Ski yoga : ‘Give yourself to the power of the mountain’
There’s a blizzard blowing in the Alps near St Moritz but somehow it feels just like ‘Om’
“Ski yoga is not just about the positions, it’s about a way of life.” Instructor Sabrina Nussbaum demonstrates a posture on the slopes.
The Grand Hotel Kronenhof, in the town of Pontresina, where resident yoga teacher Aretz Chatzi “takes no nonsense, even from the considerably wealthy and influential clients”.
The mountains form a dramatic backdrop for the Grand Hotel Kronenhof’s entrance.
In the hotel’s cellar is a host of old skis. The original skiers came from Britain at the birth of Alpine skiing in the 1860s and the skis were left behind at the outbreak of the first World War.
“You are up here because of the nature, so get in touch with it.” Emma (in black) and Sabrina do – what else – mountain pose in the snow.
St. Moritz, the famous holiday resort, at 1,856m altitude, is virtually unique in the world for its broad sports offering. Photograph: Christof Sonderegger/swiss-image.ch
“There are the Rothschilds,” says our tutor, Sabrina Nussbaum. “In the mountains we are all the same.”
I’m electively lying on my back in the woods half way up a mountain with large flakes falling on my face. Three members of the banking family are elegantly sliding through the trees past us. And, while not everybody has holiday homes in the most expensive suburb (Suvretta) of St Moritz, where apartments sell at €30,000 a square metre, I guess we all feel the groundedness of being on a mountain out in the elements.
And that is what Nussbaum is helping us, her two pupils, tune into. She recently helped St Moritz set up a series of yoga slopes, called Yoga Piste Paradiso, complete with map and pictures of poses to do, but, Nussbaum says: “Ski yoga is not just about the positions, it’s about a way of life.”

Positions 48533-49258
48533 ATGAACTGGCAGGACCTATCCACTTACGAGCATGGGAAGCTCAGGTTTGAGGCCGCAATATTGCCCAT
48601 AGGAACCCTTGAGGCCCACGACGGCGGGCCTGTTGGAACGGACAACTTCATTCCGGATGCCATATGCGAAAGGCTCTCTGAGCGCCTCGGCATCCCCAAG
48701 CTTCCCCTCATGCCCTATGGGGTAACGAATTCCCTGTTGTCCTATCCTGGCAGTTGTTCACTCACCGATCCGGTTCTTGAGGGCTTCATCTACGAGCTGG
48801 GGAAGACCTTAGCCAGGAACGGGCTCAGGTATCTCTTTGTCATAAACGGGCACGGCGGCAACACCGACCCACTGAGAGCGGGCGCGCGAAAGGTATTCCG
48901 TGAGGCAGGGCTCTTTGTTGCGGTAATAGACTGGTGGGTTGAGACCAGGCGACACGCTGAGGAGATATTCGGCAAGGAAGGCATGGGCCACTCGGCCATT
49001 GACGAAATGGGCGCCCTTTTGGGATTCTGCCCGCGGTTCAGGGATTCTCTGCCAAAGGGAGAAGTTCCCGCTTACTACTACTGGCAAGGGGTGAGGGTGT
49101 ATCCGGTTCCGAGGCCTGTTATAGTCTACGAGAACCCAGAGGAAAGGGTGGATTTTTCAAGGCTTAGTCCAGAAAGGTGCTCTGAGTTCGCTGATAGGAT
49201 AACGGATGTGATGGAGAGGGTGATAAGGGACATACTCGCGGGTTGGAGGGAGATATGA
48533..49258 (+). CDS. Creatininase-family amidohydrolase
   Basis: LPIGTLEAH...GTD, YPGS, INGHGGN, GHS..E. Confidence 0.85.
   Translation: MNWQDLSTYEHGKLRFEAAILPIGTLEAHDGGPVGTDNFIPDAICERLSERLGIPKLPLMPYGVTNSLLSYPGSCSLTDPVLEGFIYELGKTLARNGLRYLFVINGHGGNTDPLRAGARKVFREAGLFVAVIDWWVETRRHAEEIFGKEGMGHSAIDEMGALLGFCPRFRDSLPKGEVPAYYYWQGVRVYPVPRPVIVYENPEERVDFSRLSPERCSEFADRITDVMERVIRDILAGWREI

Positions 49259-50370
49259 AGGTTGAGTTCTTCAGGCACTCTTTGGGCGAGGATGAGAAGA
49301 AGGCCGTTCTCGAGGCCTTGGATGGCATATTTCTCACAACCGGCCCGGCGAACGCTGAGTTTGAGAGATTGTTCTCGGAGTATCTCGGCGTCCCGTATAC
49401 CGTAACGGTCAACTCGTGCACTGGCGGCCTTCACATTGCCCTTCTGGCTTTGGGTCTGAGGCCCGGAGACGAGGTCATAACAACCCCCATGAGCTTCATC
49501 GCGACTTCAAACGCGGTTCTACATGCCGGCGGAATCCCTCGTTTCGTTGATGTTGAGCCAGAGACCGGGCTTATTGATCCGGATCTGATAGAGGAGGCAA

So while we dutifully do poses on our skis: sliding one diagonally up the hill for warrior, launching ourselves hands-first towards our ski tips for down-dog and stretching our hands up for – of course – mountain pose; most of the lesson is spent relearning how to ski in a relaxed way.
A relentless spring snowstorm has brought a philosophy lesson with it (incidentally, Nietzsche once lived here). There is no way we can get to the yoga pistes, says Nussbaum, especially since a German blogger and her sister (as photographer) are with us and the snapping sibling has a light coat and trainers on. This is not suitable attire for the subzero temperatures and metres-deep snow on these high Engadine slopes – never mind not being able to get on a ski lift sans skis. So, to my deep disappointment, we head to a nearby nursery slope. But life is full of expectations that are not met – whether in a positive or a negative way. And this time it was a positive.